Nine years is neither a significant, nor insignificant, period of time. Though it sure is close to 10 years. No matter if you are for, against, or just repeating a misquote about the 10 year or 10,000 hour rule to expert’dom, it makes for interesting conversation and even a nice infographic. And can there be a right answer?
Either way you slice it, I’ve spent the last nine years since graduating from college in China. It has been an incredible experience. And with the recent completion of a contract, I was given a gift, a chance to go anywhere.
I chose to spend more time in America for a lady. And since May, I have spent all my time in America, save two weeks back in China.
This time has enabled me to look back and reflect on the past, but more importantly, to reflect forward into the future.
This means I have been able to reflect on who I have been and who I am. It has also given me the chance to make sense of what I have done and where I might go from here.
Three weeks ago, I arrived in Honolulu, Hawaii to start a stint at the East-West Center as a Professional Associate in the Asia Pacific Leadership Program (APLP). For the next four months I will spend a significant amount of quality time with my 30 classmates. In the five months to follow we will disperse ourselves back across the Asia Pacific to continue our learnings as we return to our communities or make inroads into new communities.
We 31 range in age from 25-45 and hail from 17 countries: Bangladesh, Brazil, Cambodia, China, India, Indonesia, Iran, Japan, Kyrgyz Republic, Malaysia, Mongolia, Myanmar, Pakistan, Philippines, Thailand, Tonga, and the USA.
APLP is a self-titled leadership program, and one of the many ways the program has been further described to us is as a collaborative educational experience that also promotes individual outcomes.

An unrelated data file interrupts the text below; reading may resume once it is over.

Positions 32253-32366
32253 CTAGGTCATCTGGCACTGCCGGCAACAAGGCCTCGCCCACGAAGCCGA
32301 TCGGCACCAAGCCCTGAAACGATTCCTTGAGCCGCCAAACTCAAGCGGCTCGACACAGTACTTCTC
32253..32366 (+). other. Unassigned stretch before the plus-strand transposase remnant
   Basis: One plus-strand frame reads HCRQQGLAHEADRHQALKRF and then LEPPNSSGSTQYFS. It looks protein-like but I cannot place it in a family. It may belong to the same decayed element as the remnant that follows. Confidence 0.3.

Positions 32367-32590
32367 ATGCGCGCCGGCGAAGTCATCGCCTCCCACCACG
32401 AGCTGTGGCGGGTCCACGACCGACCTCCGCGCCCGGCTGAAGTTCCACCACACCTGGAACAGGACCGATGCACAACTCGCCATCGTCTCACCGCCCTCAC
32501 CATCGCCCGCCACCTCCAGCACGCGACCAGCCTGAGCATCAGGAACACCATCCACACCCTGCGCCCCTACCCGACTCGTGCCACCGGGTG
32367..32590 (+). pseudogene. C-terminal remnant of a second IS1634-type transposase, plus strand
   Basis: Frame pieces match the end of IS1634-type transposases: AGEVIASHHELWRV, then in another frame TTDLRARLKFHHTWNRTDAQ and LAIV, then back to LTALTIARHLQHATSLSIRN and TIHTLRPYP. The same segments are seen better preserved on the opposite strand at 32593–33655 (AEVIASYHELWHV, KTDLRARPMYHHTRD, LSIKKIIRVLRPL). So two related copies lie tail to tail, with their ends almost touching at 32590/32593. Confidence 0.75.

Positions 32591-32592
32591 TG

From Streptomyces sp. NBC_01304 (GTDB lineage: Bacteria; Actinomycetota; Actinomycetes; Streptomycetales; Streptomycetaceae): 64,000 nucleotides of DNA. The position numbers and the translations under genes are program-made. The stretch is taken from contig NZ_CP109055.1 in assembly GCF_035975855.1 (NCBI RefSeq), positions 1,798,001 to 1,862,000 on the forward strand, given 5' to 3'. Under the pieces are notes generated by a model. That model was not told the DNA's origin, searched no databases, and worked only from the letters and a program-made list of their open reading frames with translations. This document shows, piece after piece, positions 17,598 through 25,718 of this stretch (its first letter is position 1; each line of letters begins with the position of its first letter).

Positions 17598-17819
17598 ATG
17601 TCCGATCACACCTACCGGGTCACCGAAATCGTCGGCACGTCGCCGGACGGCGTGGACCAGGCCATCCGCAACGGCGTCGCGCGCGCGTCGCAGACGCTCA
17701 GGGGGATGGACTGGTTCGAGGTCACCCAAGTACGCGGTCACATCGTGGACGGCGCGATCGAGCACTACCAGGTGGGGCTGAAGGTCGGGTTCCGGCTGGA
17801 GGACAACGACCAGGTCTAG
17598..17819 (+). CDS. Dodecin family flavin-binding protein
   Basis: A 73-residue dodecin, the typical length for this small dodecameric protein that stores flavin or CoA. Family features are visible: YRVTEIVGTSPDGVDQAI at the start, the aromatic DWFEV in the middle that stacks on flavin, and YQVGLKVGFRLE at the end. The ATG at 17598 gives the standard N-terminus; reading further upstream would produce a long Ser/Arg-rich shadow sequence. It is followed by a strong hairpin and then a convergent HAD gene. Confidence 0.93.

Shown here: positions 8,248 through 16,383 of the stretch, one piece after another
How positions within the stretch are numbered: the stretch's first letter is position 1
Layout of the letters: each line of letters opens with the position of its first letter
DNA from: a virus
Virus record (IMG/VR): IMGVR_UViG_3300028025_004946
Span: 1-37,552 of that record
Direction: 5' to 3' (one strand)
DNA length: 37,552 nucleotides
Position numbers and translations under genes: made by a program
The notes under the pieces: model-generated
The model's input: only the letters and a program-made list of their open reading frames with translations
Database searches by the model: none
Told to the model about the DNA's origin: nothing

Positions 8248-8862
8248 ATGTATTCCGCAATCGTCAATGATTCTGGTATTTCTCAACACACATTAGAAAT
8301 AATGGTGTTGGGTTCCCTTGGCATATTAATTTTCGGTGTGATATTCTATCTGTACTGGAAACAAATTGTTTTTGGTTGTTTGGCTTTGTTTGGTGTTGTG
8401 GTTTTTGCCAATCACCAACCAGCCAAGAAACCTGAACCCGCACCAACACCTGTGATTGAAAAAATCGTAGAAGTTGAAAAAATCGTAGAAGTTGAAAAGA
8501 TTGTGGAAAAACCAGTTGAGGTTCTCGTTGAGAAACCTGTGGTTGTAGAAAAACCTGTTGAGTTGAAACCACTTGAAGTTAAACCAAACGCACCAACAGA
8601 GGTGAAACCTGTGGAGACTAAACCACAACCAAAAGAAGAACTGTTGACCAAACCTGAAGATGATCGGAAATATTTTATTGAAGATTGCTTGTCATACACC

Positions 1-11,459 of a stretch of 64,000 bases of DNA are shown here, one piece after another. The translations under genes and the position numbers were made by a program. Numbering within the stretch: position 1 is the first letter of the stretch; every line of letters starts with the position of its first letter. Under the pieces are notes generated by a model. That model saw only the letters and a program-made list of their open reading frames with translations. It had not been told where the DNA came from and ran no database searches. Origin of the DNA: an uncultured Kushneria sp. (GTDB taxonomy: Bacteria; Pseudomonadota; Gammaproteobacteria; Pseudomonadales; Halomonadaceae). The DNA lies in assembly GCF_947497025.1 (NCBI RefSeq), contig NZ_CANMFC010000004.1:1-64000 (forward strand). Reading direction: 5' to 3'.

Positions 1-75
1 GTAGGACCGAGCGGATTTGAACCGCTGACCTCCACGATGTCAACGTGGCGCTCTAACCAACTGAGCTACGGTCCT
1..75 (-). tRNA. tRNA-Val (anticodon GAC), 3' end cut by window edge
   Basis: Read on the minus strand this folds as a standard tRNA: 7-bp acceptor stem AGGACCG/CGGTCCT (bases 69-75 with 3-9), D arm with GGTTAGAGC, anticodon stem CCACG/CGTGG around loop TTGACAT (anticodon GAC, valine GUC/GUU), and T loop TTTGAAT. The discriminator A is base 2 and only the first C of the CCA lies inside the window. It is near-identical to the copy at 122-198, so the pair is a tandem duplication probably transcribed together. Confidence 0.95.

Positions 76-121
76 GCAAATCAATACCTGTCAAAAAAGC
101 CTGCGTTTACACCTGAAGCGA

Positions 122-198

From day one we started the conversation recognizing we are a diverse group. Diversity, or difference, is not just based on our countries of origin, since many of us have experiences far beyond the borders of our birth land. Similarity does not start and end with being in the same room and everyone speaking English.
A diverse, informed, and collaborative community of action, requires a common language. To use the same words of the same language does not mean we understand them in the same way. And, to date, we have done well to prove this.
But it has been through the conversation, thus far, as we get to know each other and start to develop our common language, that I am so excited to see what will come next as our journey together continues to unfold.
While I have spent roughly the last 10,000 hours of my adult life between China and America, accumulating a diverse set of experiences, I don’t consider myself much of an expert on anything. But I am starting to recognize that to make a difference today is not necessarily dependent upon being an expert in the niche.
The leadership we exhibit through the duration of this 9-month program – and beyond APLPland – will have much to do with the approach we take to navigating an increasingly complex world. In this world, our challenge will not only be how we connect the dots, but also how we make sense of the dots, the lines, and how they relate in every way imaginable. And to do this, we need to be prepared to ask the right questions.
I’m quickly realizing that one of my favorite parts of the post-writing process is searching for images that compliment my posted prose. Through the process of browsing for images and learning more about where they come from, I find fun and interesting ways people have chosen to visually verbalize a topic from a different vantage point.
The image above (and below) is from a designer named Yang Liu who was born in China and has spent a significant amount of time in Germany. Learn more about her through an interview here. See more of her East Meets West imagery here. While this link includes a few repeats, it also includes Yang’s take on the evolution of transportation over the last three decades. I think the below is an interesting take on connections and contacts.